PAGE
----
As if having Irritable Bowel Syndrome (IBS) isn’t tough enough, triggering it with stress and anxiety is known to worsen your symptoms and can push you overboard.
One line of attack to cope with these feelings is behavioral therapy. Behavioral therapy can be a very helpful tool, in helping anyone learn how to better manage stressful life situations. It helps people learn how to better cope with discomfort, resulting in walling off severe IBS symptoms. It is simply used to replace bad habits with good ones. Here are some different types of behavioral therapy techniques that you could try to incorporate into your routine:
1. Cognitive Behavioral Therapy – a form of psychotherapy that helps you become aware of negative thinking, so you can view challenging situations more clearly and respond to them in a more effective way. Think “problem focused” and “action oriented”.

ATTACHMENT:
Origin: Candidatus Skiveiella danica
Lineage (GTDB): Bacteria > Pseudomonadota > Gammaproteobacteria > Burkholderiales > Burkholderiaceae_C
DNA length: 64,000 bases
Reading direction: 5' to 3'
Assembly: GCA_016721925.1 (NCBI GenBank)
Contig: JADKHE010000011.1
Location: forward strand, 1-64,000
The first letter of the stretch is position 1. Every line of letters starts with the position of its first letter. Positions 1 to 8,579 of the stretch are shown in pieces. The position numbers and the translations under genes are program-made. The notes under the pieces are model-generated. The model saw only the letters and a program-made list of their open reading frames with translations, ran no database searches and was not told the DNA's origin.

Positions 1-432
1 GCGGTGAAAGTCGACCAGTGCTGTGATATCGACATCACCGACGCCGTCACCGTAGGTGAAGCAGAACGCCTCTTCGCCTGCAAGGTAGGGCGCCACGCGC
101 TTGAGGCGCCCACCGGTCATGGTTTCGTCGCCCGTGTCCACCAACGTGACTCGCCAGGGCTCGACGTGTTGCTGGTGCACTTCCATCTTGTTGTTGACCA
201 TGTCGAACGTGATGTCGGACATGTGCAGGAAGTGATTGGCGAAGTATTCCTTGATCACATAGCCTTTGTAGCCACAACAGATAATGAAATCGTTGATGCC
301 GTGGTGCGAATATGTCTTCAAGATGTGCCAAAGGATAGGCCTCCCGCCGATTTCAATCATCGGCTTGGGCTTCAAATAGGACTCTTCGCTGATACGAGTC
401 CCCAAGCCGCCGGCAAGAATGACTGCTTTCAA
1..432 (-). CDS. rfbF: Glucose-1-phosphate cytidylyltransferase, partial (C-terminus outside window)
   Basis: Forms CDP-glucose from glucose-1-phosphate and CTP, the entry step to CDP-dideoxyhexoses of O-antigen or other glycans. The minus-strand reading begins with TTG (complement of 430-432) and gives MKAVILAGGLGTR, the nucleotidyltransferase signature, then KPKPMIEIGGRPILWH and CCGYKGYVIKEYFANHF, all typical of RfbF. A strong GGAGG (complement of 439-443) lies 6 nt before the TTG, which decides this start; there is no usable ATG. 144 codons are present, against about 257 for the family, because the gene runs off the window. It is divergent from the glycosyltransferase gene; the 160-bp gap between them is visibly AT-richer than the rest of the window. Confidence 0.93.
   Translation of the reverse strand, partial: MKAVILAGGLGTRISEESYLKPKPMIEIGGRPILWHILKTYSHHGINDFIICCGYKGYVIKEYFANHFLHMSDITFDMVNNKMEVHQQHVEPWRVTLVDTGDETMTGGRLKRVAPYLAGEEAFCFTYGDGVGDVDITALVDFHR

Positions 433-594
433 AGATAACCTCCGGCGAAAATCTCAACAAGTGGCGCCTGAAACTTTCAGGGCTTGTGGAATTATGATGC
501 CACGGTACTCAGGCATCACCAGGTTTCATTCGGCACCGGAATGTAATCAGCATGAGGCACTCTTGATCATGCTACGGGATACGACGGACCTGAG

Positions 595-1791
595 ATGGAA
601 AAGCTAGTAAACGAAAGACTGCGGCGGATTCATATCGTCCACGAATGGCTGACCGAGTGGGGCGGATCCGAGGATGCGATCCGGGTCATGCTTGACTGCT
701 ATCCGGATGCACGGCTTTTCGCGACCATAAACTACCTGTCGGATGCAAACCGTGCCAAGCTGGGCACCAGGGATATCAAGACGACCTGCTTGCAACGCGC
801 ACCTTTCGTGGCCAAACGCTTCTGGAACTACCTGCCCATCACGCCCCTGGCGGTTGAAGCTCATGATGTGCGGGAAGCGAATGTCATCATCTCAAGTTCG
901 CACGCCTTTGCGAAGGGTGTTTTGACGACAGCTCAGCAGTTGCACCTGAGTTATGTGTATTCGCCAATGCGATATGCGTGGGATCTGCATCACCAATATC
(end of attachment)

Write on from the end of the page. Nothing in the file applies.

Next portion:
2. Relaxation Therapy – a process that decreases the effects of stress on your mind and body. This includes meditation, deep breathing, improving concentration, muscle relaxation etc. All of these techniques put your body in a blissful state of mind.
3. Hypnotherapy – using hypnosis to teach people how to master their own states of awareness. This allows people to control their own bodily functions and psychological responses.
4. Biofeedback – technique used to learn to control your body’s daily functions such as your heart rate. It gives you the power to use your thoughts to control your body through the use of an electrical device, which enables people to recognize their body’s response to stress.
To get the most out of utilizing these different techniques, pair them with other positive coping methods such as going for a jog or a run, getting plenty of sleep, staying hydrated, and staying in touch with family members and friends on how you are doing.
If you are interested in learning more about clinical research studies for IBS, visit our current studies page and we’ll contact you to discuss further.